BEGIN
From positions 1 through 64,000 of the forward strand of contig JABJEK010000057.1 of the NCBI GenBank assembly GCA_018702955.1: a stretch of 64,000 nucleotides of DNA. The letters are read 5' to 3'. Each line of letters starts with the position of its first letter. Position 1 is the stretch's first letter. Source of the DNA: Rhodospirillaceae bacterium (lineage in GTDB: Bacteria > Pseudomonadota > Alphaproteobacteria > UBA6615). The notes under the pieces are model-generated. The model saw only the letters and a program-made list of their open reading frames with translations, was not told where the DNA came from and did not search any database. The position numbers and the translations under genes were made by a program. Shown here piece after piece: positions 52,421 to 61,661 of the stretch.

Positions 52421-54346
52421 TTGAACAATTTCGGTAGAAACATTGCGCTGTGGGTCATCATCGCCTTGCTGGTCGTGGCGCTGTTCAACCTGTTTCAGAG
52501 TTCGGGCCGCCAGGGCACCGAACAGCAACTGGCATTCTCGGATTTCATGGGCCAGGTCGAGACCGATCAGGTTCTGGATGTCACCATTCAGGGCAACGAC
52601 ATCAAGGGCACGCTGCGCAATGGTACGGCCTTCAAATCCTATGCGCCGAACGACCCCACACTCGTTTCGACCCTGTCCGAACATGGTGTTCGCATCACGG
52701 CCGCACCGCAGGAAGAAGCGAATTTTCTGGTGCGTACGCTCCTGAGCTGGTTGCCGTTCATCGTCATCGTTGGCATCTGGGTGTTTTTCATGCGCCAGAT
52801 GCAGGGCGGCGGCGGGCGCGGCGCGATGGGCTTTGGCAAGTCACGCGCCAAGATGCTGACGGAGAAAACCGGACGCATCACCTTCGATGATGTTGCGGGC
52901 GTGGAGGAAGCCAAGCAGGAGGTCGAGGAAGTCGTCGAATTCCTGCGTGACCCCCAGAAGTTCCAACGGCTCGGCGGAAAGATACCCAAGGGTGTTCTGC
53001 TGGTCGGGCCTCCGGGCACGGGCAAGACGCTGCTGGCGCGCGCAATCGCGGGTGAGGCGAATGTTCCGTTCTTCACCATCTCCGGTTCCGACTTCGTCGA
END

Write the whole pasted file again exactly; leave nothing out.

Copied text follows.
From positions 1 through 64,000 of the forward strand of contig JABJEK010000057.1 of the NCBI GenBank assembly GCA_018702955.1: a stretch of 64,000 nucleotides of DNA. The letters are read 5' to 3'. Each line of letters starts with the position of its first letter. Position 1 is the stretch's first letter. Source of the DNA: Rhodospirillaceae bacterium (lineage in GTDB: Bacteria > Pseudomonadota > Alphaproteobacteria > UBA6615). The notes under the pieces are model-generated. The model saw only the letters and a program-made list of their open reading frames with translations, was not told where the DNA came from and did not search any database. The position numbers and the translations under genes were made by a program. Shown here piece after piece: positions 52,421 to 61,661 of the stretch.

Positions 52421-54346
52421 TTGAACAATTTCGGTAGAAACATTGCGCTGTGGGTCATCATCGCCTTGCTGGTCGTGGCGCTGTTCAACCTGTTTCAGAG
52501 TTCGGGCCGCCAGGGCACCGAACAGCAACTGGCATTCTCGGATTTCATGGGCCAGGTCGAGACCGATCAGGTTCTGGATGTCACCATTCAGGGCAACGAC
52601 ATCAAGGGCACGCTGCGCAATGGTACGGCCTTCAAATCCTATGCGCCGAACGACCCCACACTCGTTTCGACCCTGTCCGAACATGGTGTTCGCATCACGG
52701 CCGCACCGCAGGAAGAAGCGAATTTTCTGGTGCGTACGCTCCTGAGCTGGTTGCCGTTCATCGTCATCGTTGGCATCTGGGTGTTTTTCATGCGCCAGAT
52801 GCAGGGCGGCGGCGGGCGCGGCGCGATGGGCTTTGGCAAGTCACGCGCCAAGATGCTGACGGAGAAAACCGGACGCATCACCTTCGATGATGTTGCGGGC
52901 GTGGAGGAAGCCAAGCAGGAGGTCGAGGAAGTCGTCGAATTCCTGCGTGACCCCCAGAAGTTCCAACGGCTCGGCGGAAAGATACCCAAGGGTGTTCTGC
53001 TGGTCGGGCCTCCGGGCACGGGCAAGACGCTGCTGGCGCGCGCAATCGCGGGTGAGGCGAATGTTCCGTTCTTCACCATCTCCGGTTCCGACTTCGTCGA